Thursday Thoughts: Your Cat Can Inspire Great Writing -->

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Thursday Thoughts: Your Cat Can Inspire Great Writing

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This week, in deliberation about the Thursday Thoughts post, I was trying to think of a catchy acronym that would allow me to share with the world a picture of my beautiful cat, Lucy, and I realized: Writing well requires care, attention, time, and space... or: Writing well requires C (care) A (attention) T (time) S (space). That's right, writing well requires cats.

Having a pet cat requires your care, attention, time, and space. Likewise, writing well requires care, attention, time, and space. If you have questions about what I mean, like I hope you do, read more below!  

Adorable kitten sits on a bed looking contemplative. Text overlay reads "Thursday Thoughts: Walden University Writing Center"

Writing requires care, in that - when given the opportunity - you should always choose to write about something you care about. Chances are, if you're seeking a degree at Walden, you are enrolled in a program because you care about it, so this should be easy. Audiences of your writing will be able to tell whether you care about your topic. Your audience includes your professors, your partner, your classmates, and your friends. Your audience is bigger than you might think, and trust me, they will be more likely to care about your topic if it shows that you care about it, too. To read more about how to demonstrate care in your writing and let your audience know you care, checkout this blog post titled, "Reading the Room: Adjusting Your Writing to Engage Your Audience." 

Writing well requires attention to detail. I've been the student who writes a 10-page paper the day before the paper is due... don't get me wrong. However, that writing process made me feel really scattered and disorganized. I couldn't pay proper attention to all the moving pieces of my paper, and I lost track of important details that would have otherwise strengthened my text. So, my argument is that any attention given to your paper should be focused attention, and this begins first with organizing your galaxy of articles and quotes and ideas into clear, easy-to-navigate notes. Lucky for you, we have some great resources on how you can organize your ideas so that you can begin writing with a good foundation. Beginning from a foundation of organized details is likely to result in a piece of writing that feels stronger overall.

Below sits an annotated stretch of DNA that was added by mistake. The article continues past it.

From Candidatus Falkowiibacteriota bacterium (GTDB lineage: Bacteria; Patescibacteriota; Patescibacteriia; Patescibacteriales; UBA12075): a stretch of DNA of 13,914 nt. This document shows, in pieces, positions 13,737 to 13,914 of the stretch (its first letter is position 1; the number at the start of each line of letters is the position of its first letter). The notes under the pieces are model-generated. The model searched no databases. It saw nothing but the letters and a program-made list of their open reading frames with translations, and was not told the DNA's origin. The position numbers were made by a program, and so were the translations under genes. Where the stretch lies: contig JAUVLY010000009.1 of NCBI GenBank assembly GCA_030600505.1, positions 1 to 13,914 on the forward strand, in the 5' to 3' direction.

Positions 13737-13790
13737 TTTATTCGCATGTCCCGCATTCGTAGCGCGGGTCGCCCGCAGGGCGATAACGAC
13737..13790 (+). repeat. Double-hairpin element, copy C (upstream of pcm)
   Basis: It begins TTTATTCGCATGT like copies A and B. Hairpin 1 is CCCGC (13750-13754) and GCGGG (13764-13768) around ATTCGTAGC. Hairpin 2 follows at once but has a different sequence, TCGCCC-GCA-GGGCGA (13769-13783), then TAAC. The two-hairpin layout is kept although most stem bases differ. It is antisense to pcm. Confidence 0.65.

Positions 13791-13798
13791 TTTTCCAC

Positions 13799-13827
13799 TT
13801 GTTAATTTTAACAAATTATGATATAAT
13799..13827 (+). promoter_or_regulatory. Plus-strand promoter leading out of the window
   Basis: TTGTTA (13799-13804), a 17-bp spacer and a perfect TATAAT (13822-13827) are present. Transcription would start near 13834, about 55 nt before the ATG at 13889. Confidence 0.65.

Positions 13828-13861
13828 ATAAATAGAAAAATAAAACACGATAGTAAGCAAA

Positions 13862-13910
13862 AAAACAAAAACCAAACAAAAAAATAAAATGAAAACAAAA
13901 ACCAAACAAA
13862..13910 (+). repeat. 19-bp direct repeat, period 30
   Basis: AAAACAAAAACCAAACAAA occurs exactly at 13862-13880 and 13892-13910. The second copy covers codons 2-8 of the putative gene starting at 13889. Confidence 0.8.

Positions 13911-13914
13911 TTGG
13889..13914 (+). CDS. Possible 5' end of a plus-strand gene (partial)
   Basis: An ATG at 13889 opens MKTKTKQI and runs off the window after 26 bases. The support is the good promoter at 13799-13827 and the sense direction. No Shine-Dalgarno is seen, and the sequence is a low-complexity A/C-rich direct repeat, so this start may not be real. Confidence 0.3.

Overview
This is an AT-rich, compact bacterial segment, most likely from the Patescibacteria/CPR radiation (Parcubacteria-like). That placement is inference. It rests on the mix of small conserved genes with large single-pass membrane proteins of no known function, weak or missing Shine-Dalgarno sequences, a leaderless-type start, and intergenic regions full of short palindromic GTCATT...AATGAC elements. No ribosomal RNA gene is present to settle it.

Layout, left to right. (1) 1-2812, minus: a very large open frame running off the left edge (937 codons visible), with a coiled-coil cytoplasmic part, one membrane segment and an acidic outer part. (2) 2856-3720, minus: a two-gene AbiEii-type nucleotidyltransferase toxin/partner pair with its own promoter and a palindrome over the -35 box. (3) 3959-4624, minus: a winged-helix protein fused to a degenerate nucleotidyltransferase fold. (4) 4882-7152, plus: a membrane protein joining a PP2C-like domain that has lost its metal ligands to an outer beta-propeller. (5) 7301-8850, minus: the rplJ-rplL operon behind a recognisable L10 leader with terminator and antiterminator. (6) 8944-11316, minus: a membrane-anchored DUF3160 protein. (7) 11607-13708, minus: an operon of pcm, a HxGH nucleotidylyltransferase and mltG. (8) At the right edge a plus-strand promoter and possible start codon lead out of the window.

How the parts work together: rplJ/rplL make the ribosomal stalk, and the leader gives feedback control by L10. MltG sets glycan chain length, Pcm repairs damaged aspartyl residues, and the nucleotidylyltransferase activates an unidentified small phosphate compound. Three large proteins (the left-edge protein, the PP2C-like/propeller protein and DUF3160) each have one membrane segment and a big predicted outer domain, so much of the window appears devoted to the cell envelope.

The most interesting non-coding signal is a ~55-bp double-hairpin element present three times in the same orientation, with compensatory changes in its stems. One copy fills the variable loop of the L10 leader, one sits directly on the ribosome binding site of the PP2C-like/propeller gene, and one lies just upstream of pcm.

As I've written long and longer pieces of writing, I've learned that writing well requires a timeline and clear goals. My cat, for instance, loves snuggling with me when she wakes up in the morning and, later in the afternoon, she loves to charge around the house from bedroom to bedroom. She has a timeline for each and every day, one that is unique to her and her preferences, and I think that a piece of writing, too, should be approached with the same ideas in mind. Writing, in and of itself, takes time... choosing a topic you care to write about, organizing your ideas about that topic, and sitting down at the computer to begin your introduction are all part of the writing timeline. The step in this timeline where you actually begin writing your paper is discussed here, in our blog post titled, "Don't Just Write a Paper: Take a Trip." This blog post can help you to set up your writing timeline.

Taking space away from your writing can be a means of self-care. As a writer, you are used to looking at the same words on a screen for hours at a time, and sometimes, after so many hours, those words can begin to feel jumbled. To negate this feeling, my suggestion is to take a break. Grant yourself the ability to create some space between yourself and your writing. Do something you love. Pick up a sweet treat from your local cafe; go for a run; watch an episode of your favorite guilty pleasure TV show. Whatever you do, let go of paper pressure during that time. Creating this space to practice self-care should calm you and allow you to return to your paper feeling refreshed. More ideas to create space and practice self-care can be found here, with tips and tricks from fellow Walden students. As a writer, who will likely be writing for years to come, this practice will benefit you long-term. 

Now, I hope it's clear: You do need CATS to write well. Maybe you don't need a cuddly kitten charging around your house to write well, but it will benefit you as a writer to care for your writing by paying attention, making time, and taking space. If you have any questions about these tips or the resources provided within this blog post, feel free to send us an email at Until next Thursday, happy writing!

The Walden Writing Center offers to Walden students 1:1 writing support and offers to students and non-students alike all the writing expertise, tips, and information a writer could want.

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